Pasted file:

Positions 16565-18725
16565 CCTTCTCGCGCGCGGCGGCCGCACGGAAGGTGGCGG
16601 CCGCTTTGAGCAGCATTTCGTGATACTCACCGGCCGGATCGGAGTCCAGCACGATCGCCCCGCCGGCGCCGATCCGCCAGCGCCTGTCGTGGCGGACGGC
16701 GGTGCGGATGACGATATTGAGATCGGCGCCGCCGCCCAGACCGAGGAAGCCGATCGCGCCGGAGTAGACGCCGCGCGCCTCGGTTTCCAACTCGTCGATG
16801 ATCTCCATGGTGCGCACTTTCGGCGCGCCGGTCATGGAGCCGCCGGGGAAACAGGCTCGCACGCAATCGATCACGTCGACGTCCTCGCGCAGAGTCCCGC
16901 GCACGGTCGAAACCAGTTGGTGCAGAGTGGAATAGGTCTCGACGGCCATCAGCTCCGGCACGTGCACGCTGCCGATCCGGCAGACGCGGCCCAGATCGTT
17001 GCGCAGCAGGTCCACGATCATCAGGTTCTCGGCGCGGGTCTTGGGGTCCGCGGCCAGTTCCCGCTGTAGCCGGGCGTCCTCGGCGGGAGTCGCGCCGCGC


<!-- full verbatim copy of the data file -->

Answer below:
Positions 16565-18725
16565 CCTTCTCGCGCGCGGCGGCCGCACGGAAGGTGGCGG
16601 CCGCTTTGAGCAGCATTTCGTGATACTCACCGGCCGGATCGGAGTCCAGCACGATCGCCCCGCCGGCGCCGATCCGCCAGCGCCTGTCGTGGCGGACGGC
16701 GGTGCGGATGACGATATTGAGATCGGCGCCGCCGCCCAGACCGAGGAAGCCGATCGCGCCGGAGTAGACGCCGCGCGCCTCGGTTTCCAACTCGTCGATG
16801 ATCTCCATGGTGCGCACTTTCGGCGCGCCGGTCATGGAGCCGCCGGGGAAACAGGCTCGCACGCAATCGATCACGTCGACGTCCTCGCGCAGAGTCCCGC
16901 GCACGGTCGAAACCAGTTGGTGCAGAGTGGAATAGGTCTCGACGGCCATCAGCTCCGGCACGTGCACGCTGCCGATCCGGCAGACGCGGCCCAGATCGTT
17001 GCGCAGCAGGTCCACGATCATCAGGTTCTCGGCGCGGGTCTTGGGGTCCGCGGCCAGTTCCCGCTGTAGCCGGGCGTCCTCGGCGGGAGTCGCGCCGCGC